Reposted from The New York Times. This is What 80 Looks Like by Gail Collins Very few people have aged as publicly. It’s been four decades since she told a reporter, “This […]
Suzannah Gail Collins
I am the author of a poetry chapbook, I Will Meet You at the River, (as Suzannah Gilman) the mother of four adults, frequent traveler, and a licensed attorney who represented victims of domestic violence under a grant from the U.S. Dept. of Justice Office on Violence Against Women. My poetry, essays, fiction, and nonfiction have in such in such publications as The Florida Review, Pearl Magazine, Calyx Journal, Green Hills Literary Lantern, Pearl Magazine, Prick of the Spindle, Slow Trains, The Cafe Review, and The Meridian Anthology of Contemporary Poetry, and I have recently begun competing in flash fiction slams, winning every one I’ve competed in. Twice nominated for a Pushcart Prize for my poetry, I now concentrate on blogging for The Gloria Sirens and writing fiction.
Reblogged from xoJane.com. It Happened to Me: I Was Slut Shamed in My Wedding Dress by Nina Talley “You know those moments that you really wish you had your wits about you? […]
Reposted from Buzzfeed. What did women writers at AWP get tired of hearing? Here’s a quick visual check-in from Buzzfeed that might make you question exactly where we are in history. […]
by Suzannah Gilman A commercial shown last night during the Olympics made me sad. Children were shown riding the public bus and in other public places as well on the sofa at […]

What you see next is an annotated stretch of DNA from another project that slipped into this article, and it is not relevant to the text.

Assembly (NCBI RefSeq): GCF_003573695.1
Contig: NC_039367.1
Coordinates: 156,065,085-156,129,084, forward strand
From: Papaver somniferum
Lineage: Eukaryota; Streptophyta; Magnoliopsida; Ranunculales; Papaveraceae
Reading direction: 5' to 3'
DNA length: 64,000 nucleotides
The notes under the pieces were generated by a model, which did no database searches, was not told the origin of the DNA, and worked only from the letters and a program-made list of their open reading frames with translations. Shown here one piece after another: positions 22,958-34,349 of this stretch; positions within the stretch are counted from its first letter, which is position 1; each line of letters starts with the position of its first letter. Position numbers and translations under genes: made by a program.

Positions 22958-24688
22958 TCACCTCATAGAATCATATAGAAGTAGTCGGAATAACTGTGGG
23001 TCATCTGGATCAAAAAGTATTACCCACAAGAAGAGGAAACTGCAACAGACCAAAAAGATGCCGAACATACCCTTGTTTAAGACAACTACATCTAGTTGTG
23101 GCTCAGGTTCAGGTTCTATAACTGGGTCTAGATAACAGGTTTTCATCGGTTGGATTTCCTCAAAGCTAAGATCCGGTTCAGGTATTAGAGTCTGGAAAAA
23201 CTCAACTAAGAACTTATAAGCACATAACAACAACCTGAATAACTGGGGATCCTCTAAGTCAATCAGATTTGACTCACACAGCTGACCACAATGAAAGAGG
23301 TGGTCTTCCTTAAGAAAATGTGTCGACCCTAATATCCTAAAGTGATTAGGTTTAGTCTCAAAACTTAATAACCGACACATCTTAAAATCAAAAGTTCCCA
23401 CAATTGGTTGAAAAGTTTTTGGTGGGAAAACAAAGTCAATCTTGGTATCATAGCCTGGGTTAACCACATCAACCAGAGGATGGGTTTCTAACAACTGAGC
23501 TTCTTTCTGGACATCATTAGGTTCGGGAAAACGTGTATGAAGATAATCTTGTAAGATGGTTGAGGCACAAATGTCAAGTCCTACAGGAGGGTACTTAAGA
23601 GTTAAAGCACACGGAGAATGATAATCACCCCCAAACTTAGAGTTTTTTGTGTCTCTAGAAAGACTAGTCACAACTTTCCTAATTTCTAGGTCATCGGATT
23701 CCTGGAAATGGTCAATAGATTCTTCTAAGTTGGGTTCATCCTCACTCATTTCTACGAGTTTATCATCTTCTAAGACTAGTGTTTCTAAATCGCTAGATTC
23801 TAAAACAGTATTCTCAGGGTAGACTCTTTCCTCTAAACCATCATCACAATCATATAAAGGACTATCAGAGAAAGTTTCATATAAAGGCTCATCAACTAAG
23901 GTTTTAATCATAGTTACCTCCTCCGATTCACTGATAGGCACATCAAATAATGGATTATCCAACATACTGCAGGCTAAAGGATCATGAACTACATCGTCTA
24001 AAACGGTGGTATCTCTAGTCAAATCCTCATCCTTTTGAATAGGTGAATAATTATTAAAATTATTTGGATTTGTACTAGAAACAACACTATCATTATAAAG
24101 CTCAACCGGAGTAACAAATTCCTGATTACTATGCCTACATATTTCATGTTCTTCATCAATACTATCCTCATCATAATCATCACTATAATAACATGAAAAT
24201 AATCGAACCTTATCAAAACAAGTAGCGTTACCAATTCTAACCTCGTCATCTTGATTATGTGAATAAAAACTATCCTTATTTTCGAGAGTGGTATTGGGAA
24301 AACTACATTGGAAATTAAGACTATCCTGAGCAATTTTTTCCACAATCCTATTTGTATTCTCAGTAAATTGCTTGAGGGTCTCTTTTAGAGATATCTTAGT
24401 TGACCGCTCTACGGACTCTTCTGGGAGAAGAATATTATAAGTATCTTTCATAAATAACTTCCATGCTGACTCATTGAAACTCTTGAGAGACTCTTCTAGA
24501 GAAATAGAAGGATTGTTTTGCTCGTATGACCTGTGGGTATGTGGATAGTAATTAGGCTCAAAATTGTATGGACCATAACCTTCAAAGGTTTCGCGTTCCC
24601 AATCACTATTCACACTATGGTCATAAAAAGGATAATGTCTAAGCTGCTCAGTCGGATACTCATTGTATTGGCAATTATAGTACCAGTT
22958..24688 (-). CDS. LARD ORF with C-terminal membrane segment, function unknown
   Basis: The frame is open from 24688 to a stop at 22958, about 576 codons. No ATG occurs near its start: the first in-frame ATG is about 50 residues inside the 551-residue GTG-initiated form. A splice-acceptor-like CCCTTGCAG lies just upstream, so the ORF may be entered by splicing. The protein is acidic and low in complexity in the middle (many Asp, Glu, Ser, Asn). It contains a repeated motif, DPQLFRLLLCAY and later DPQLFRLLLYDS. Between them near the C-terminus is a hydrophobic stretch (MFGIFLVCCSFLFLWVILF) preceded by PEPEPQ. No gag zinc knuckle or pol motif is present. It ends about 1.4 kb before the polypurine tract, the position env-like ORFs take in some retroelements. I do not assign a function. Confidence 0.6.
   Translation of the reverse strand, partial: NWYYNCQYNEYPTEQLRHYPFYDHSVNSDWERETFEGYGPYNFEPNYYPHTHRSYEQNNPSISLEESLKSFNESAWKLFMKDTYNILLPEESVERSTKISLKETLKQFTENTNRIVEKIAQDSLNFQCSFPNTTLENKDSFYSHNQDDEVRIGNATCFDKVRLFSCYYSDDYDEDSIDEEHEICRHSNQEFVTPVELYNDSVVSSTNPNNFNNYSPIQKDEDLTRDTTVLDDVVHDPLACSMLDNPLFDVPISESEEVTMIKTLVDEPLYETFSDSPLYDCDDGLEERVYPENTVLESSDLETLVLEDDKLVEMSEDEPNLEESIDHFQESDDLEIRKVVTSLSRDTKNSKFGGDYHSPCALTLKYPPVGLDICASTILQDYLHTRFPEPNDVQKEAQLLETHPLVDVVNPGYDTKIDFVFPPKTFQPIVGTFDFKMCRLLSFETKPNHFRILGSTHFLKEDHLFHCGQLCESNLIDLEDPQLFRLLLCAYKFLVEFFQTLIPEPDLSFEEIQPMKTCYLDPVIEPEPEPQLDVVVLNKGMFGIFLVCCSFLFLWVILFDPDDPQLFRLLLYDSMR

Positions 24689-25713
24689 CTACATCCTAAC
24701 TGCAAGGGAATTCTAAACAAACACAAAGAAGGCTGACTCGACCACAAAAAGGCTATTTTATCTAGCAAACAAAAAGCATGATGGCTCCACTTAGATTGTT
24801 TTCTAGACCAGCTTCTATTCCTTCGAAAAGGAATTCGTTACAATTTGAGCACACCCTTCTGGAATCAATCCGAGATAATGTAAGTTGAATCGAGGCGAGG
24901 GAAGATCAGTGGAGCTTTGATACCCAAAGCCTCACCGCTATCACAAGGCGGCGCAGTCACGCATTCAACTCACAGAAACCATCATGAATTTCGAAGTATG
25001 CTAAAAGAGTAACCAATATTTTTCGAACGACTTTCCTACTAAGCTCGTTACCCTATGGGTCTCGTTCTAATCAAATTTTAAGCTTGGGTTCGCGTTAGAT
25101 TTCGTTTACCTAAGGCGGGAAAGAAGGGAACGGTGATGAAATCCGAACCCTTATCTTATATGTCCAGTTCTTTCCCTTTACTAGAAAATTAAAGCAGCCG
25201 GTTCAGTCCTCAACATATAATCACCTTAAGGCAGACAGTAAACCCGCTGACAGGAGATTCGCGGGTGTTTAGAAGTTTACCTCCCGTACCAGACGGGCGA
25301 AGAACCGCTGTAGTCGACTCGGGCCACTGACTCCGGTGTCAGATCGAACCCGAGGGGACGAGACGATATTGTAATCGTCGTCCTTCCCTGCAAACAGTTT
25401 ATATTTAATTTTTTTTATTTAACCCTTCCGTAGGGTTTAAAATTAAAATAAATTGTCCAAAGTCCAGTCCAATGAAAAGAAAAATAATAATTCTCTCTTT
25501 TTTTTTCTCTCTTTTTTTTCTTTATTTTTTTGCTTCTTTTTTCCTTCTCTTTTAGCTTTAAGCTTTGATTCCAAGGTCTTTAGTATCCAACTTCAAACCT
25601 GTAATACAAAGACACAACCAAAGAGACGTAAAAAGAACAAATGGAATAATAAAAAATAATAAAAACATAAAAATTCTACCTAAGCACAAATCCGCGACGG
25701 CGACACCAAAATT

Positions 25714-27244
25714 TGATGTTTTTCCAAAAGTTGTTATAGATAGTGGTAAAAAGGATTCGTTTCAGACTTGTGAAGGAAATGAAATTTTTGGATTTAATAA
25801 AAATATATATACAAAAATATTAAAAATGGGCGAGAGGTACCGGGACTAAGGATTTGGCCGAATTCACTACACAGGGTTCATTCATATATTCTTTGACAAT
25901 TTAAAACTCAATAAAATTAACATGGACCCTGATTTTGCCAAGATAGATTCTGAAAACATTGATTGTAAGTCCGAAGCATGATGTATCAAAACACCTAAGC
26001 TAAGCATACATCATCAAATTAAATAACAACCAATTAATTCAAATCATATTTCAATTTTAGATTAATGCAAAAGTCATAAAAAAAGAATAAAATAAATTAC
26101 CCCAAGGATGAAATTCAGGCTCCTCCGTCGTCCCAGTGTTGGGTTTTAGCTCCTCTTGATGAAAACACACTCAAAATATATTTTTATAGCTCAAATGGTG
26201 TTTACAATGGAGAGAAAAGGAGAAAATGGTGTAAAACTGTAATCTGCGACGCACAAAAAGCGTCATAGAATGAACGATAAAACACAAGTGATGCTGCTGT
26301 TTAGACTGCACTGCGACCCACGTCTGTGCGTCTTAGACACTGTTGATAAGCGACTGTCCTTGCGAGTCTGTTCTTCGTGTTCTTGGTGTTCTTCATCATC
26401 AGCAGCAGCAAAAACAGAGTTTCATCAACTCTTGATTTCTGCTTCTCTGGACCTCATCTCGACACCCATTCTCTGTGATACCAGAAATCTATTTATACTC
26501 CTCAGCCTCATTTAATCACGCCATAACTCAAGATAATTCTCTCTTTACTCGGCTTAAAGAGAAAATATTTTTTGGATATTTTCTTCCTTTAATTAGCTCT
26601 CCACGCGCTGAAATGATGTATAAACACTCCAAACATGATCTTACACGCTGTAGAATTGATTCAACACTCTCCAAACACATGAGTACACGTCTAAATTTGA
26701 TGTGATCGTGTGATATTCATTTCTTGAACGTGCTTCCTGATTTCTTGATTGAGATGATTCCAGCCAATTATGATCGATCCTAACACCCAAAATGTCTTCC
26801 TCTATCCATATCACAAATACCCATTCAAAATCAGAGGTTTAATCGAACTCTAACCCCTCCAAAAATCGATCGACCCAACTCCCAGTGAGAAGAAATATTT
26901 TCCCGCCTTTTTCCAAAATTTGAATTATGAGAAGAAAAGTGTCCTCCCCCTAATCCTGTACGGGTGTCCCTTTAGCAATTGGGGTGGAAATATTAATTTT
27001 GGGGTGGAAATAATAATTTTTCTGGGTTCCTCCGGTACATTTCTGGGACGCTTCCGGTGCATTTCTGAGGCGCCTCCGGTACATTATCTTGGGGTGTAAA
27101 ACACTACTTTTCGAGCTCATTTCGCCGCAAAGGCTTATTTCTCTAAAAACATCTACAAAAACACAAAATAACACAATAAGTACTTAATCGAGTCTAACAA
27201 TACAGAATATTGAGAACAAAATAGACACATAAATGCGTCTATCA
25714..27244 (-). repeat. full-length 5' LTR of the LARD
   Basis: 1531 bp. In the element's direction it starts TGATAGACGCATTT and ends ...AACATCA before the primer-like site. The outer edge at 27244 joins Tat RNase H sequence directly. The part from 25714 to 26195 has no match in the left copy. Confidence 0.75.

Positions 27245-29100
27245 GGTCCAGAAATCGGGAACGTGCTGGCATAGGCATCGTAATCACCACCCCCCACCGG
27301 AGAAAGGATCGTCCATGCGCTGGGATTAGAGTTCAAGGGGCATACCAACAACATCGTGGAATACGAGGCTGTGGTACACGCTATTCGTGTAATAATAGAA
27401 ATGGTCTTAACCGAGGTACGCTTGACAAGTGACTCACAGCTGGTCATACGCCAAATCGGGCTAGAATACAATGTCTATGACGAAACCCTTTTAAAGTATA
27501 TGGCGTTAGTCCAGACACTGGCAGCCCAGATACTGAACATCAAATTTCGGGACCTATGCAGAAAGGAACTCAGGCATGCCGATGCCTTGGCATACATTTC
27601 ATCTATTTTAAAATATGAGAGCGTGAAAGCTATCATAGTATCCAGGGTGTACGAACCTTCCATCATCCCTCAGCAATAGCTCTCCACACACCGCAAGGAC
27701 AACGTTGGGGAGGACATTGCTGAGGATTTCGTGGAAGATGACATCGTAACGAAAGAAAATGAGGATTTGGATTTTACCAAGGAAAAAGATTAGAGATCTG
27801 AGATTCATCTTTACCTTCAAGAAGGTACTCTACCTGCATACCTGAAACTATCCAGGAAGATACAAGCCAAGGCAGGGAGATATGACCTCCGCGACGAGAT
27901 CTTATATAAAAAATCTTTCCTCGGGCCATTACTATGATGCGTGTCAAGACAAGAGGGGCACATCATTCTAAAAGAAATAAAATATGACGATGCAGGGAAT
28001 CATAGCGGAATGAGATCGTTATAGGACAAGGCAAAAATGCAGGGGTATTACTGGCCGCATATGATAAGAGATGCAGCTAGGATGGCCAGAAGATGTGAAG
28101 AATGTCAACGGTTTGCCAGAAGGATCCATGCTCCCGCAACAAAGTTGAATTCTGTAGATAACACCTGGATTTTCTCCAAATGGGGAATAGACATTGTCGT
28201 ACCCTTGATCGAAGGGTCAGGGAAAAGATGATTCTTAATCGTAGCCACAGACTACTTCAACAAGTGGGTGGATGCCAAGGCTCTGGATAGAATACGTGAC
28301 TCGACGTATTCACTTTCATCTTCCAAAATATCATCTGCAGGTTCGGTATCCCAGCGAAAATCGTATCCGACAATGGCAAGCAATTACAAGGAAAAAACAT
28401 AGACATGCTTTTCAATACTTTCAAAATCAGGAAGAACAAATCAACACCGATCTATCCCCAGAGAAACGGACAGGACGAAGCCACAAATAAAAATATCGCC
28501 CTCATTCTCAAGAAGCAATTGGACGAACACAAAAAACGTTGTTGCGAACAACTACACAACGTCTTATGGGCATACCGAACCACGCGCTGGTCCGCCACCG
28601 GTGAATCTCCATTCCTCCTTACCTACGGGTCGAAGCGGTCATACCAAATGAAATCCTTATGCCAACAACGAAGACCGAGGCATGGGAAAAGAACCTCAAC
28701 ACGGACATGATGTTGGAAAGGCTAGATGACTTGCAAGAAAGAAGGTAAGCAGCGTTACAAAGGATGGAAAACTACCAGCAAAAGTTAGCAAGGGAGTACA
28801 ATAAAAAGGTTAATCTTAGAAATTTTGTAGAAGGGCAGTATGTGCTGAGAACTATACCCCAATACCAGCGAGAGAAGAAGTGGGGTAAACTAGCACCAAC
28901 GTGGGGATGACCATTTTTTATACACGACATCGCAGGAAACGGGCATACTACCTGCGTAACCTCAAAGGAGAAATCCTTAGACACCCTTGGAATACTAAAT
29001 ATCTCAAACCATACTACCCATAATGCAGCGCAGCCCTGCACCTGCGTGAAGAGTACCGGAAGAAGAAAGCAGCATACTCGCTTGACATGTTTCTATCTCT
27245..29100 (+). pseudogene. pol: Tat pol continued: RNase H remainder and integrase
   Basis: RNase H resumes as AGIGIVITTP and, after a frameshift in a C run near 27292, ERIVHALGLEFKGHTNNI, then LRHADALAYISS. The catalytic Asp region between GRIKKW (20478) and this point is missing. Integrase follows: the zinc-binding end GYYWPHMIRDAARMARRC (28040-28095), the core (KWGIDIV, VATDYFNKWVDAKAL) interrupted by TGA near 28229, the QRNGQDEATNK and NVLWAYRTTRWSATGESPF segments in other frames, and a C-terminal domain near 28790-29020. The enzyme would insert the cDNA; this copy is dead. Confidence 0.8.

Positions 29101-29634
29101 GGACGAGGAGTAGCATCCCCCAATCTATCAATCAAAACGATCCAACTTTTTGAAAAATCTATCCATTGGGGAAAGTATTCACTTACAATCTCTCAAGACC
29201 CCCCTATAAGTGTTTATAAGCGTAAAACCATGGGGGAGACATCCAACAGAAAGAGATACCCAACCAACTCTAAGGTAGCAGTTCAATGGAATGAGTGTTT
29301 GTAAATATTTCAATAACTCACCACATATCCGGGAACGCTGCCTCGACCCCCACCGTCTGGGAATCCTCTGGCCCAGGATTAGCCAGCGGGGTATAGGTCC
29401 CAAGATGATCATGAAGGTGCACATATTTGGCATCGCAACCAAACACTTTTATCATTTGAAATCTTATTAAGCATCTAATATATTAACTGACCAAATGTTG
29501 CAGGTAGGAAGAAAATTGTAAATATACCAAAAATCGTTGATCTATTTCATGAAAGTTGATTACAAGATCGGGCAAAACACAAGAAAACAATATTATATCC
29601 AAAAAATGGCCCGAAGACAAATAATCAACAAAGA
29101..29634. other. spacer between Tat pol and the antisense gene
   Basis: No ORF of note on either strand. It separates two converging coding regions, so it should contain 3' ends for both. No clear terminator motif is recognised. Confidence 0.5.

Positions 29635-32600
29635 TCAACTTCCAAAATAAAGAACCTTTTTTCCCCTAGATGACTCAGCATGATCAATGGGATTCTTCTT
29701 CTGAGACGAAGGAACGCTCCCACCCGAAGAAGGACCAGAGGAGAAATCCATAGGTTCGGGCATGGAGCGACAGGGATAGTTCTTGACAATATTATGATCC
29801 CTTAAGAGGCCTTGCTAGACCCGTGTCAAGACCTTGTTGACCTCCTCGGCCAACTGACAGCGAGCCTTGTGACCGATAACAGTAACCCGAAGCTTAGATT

by Suzannah Gilman The last thing I thought I would ever do is get romantically entangled with a man 25 years older than me. But here I am. I used to think […]
Pulitzer Prize-winner and former U.S. Poet Laureate Maxine Kumin resided in Warner, New Hampshire, on Pobiz Farm, where she took her morning nude swim for decades. Morning Swim by Maxine Kumin Into […]
Reblogged from The Atlantic Monthly: As soon as children make allegations, they’re forced to take a crash course on a very daunting topic. This puts them at a huge disadvantage—and their attackers […]
Victims deserve to be believed. It’s hard to be the victim who speaks out. The victim is often blamed for stirring things up. The victim is often accused of being too picky or imagining things in her head or making too much of something. As we know, that perpetuates abuse. It gives abusers a free pass to do whatever they want. And that has got to stop.
by Suzannah Gilman You watch the news. You know the abuse of prescription painkillers is an epidemic. Opioids, which bring a high (painkillers like Vicodin, Oxycontin, Percocet, methadone, codeine, and fentanyl—which comes […]